By Marc Choyt, FJA USA
The first feedback period for ARM and FLO’s proposed standards to mass balance or dilute the fairtrade gold content in the product composition of jewellery is over. We are not certain what the decision will be, but clearly we are a major turning point that will determine the fate of Fairtrade gold in the consumer market.
It is worth seeing the episode, or reading the article recently covered by the BBC’s consumer affairs flagship programme Watchdog. But for those who have little time, here’s a relevant quote about what has happened to Fairtrade chocolate and how it has become weak and almost meaningless and a strong argument for why we do not want mass balanced or diluted gold associated with the words Fairtrade.
Each (chocolate bar) now carries the Fairtrade logo. For consumers, it’s a re-assuring label, guaranteeing that the Third World farmers who produced the cocoa beans received a good deal. But all may not be what it seems, because despite the logo, your Dairy Milk, Kit Kat, or Maltesers, may contain no Fairtrade cocoa beans at all.
Bill Keeling, chocolatier to the Queen, has criticised the current system. He points out that manufacturers are allowed to mix up the fair trade beans with others from non trade sources, and yet still label the finished product as ‘fair trade’.
As a result, there’s no guarantee that your favourite fair trade branded chocolate bars will actually contain any fair trade cocoa. So is this misleading?
Mixing cocoa beans in this way is allowed. If a manufacturer buys 20% of its beans from Fairtrade farms, then it can label 20% of its products as such. And there’s no question that the Fair Trade farmers are losing out – they receive all the money they are entitled to. But the consumer is left with a system that is undeniably confusing.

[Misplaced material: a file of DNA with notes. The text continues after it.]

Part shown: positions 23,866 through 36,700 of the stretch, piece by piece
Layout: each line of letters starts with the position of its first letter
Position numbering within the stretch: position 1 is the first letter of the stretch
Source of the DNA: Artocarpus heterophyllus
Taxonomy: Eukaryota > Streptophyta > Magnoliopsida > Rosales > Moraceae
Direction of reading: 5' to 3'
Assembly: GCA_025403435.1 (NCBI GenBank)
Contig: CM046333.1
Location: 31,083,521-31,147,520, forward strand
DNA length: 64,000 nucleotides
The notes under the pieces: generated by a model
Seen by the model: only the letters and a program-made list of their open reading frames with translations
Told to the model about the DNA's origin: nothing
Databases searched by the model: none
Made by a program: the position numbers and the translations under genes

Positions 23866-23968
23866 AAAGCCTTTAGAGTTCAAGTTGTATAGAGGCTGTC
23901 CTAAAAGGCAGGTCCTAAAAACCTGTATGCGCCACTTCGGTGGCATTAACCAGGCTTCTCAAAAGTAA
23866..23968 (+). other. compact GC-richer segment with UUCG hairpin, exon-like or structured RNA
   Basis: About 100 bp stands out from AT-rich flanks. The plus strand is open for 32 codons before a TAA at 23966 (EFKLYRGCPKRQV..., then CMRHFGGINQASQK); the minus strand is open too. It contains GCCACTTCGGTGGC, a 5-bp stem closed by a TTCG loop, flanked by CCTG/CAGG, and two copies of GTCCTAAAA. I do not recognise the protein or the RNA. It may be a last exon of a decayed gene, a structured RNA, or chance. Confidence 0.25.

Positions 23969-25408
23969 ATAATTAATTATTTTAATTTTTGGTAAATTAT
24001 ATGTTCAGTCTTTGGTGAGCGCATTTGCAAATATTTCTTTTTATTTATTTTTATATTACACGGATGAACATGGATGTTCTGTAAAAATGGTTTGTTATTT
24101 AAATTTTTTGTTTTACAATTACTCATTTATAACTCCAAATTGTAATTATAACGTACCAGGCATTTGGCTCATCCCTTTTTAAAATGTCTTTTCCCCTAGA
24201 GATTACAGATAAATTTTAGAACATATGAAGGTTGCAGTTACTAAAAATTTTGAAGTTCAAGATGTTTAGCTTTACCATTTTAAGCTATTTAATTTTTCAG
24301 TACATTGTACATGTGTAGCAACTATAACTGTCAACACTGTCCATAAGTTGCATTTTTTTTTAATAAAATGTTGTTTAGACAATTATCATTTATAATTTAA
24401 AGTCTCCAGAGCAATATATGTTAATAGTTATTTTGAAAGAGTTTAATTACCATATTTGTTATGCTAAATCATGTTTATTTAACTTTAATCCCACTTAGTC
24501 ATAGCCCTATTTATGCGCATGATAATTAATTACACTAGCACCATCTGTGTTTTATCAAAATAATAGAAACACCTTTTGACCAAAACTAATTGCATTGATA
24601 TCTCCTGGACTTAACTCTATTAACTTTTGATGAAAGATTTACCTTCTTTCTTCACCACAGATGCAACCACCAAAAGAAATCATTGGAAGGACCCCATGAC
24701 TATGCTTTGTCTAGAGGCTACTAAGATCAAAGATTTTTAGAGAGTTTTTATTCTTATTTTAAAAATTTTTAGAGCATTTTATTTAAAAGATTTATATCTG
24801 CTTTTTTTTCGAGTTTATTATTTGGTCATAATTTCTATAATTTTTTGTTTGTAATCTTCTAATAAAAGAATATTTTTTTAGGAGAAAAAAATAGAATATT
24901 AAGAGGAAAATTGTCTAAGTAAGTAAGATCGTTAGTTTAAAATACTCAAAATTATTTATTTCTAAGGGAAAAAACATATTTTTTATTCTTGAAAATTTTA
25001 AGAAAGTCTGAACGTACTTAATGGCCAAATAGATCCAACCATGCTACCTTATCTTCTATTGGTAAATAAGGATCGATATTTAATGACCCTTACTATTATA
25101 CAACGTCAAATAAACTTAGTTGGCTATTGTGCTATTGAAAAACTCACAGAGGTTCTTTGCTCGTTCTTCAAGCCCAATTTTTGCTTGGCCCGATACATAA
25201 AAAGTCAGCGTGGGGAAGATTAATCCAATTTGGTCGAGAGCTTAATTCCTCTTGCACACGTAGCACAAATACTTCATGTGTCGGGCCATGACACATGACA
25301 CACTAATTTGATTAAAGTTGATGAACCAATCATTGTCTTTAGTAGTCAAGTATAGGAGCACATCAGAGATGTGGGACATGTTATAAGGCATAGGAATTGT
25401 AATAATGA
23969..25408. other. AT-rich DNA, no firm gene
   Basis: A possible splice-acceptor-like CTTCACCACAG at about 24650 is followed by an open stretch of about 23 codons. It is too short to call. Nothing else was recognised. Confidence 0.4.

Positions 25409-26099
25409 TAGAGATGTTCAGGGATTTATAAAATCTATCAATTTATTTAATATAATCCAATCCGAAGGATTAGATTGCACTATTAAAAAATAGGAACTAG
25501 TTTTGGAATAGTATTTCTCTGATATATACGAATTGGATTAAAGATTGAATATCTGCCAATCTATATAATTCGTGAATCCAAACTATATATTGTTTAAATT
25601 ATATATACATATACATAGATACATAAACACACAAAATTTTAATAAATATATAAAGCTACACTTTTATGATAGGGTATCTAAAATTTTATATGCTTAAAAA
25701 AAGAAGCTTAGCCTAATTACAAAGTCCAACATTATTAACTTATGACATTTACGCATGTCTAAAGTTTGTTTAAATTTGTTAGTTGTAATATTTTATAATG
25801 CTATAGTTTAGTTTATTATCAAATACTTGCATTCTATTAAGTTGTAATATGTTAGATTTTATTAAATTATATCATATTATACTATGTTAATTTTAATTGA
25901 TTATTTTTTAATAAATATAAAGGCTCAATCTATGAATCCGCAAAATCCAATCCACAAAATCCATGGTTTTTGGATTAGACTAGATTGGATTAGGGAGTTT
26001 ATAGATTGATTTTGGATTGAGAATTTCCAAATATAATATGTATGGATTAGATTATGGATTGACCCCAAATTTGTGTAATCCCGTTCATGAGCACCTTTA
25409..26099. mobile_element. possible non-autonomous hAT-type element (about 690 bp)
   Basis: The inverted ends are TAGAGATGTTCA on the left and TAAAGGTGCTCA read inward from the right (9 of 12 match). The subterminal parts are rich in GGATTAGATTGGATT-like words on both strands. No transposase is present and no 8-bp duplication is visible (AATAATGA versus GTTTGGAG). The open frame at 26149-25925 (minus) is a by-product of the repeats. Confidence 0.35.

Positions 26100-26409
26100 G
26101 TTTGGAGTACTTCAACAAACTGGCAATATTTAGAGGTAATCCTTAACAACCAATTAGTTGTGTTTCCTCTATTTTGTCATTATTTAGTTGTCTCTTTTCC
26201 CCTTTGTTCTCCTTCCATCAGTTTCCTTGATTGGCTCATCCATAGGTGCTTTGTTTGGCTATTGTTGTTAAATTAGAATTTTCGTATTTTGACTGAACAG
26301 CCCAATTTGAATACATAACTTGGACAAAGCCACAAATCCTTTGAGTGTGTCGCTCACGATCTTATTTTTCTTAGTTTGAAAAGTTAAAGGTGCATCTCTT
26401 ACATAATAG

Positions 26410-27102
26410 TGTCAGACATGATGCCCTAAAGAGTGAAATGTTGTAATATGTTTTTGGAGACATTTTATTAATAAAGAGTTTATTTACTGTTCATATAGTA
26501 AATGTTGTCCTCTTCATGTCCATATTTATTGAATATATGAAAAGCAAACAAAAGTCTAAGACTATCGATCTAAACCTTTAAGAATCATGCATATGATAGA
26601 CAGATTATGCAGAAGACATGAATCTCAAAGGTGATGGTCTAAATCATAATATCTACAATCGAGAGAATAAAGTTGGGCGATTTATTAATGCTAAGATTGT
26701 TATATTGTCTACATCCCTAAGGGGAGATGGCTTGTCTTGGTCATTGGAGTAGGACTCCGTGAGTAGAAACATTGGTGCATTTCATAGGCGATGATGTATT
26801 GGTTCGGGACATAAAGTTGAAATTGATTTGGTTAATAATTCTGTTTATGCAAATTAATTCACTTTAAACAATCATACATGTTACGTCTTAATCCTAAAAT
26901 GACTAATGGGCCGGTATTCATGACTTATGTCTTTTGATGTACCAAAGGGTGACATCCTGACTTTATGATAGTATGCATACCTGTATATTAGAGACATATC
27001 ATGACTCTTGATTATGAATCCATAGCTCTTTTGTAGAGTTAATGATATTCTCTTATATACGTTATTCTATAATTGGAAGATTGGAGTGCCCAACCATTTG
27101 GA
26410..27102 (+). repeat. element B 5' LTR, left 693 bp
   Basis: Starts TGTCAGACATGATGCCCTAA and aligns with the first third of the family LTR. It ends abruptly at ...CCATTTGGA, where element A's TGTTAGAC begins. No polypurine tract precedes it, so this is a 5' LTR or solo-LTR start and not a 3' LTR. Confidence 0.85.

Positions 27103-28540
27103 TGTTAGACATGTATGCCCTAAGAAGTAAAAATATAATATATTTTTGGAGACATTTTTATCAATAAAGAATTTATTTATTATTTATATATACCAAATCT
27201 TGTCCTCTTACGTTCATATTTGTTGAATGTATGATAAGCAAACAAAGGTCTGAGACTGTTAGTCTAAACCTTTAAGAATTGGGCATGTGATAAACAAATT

There is no doubt that a mass balanced fairtrade gold, which has been opposed now by over a hundred and forty jewelers, would create the same type of confusion to the consumer. Fairtrade gold, as a brand, must have traceability, transparency, and purity from mine to market. Otherwise, the consumer facing brand is ruined.
Also note: “Fairtrade farms are losing out.” There’s a good chance Fairtrade mines will loose out as well.
The proposal put forward by ARM to mass balance was done without any prior consultation with their stakeholders. This is unfortunate, as ARM has undermined their credibility considerably with the independent jeweler who once supportive their activities with passion. But perhaps they are not so concerned with this because of their new relationship with the Responsible Jewellery Counsel.
At this point, the mass balance of gold also is a considerable reputational risk to the Fair Labeling Organization. The grassroot jewelers passionate about ethical sourcing opposed to the mass balance scheme.
As an ethical jeweler myself, and someone who is deeply involved in working to bring ethical fair trade gold into the American market, I will say that, should the Fairtrade gold be mass balanced, we will consider other options outside of the FLO and ARM. The jewelers who we are in context here strongly oppose the mass balance scheme as well.